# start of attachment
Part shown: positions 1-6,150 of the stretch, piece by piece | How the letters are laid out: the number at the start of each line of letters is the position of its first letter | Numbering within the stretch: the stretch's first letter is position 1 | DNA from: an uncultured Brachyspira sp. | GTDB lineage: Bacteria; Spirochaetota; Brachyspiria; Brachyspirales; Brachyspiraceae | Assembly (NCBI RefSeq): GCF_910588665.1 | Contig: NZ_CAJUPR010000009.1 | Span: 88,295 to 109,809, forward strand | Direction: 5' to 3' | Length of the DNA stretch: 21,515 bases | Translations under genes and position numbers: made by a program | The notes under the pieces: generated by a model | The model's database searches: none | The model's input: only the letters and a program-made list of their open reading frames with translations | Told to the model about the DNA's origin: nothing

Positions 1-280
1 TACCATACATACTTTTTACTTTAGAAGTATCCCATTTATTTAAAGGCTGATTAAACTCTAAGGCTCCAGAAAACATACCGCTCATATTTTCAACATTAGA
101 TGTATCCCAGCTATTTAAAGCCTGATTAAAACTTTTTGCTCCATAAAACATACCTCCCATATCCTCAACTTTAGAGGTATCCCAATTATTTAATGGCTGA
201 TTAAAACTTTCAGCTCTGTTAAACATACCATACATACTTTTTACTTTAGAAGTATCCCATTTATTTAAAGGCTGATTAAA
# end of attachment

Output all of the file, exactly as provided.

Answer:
Part shown: positions 1-6,150 of the stretch, piece by piece | How the letters are laid out: the number at the start of each line of letters is the position of its first letter | Numbering within the stretch: the stretch's first letter is position 1 | DNA from: an uncultured Brachyspira sp. | GTDB lineage: Bacteria; Spirochaetota; Brachyspiria; Brachyspirales; Brachyspiraceae | Assembly (NCBI RefSeq): GCF_910588665.1 | Contig: NZ_CAJUPR010000009.1 | Span: 88,295 to 109,809, forward strand | Direction: 5' to 3' | Length of the DNA stretch: 21,515 bases | Translations under genes and position numbers: made by a program | The notes under the pieces: generated by a model | The model's database searches: none | The model's input: only the letters and a program-made list of their open reading frames with translations | Told to the model about the DNA's origin: nothing

Positions 1-280
1 TACCATACATACTTTTTACTTTAGAAGTATCCCATTTATTTAAAGGCTGATTAAACTCTAAGGCTCCAGAAAACATACCGCTCATATTTTCAACATTAGA
101 TGTATCCCAGCTATTTAAAGCCTGATTAAAACTTTTTGCTCCATAAAACATACCTCCCATATCCTCAACTTTAGAGGTATCCCAATTATTTAATGGCTGA
201 TTAAAACTTTCAGCTCTGTTAAACATACCATACATACTTTTTACTTTAGAAGTATCCCATTTATTTAAAGGCTGATTAAA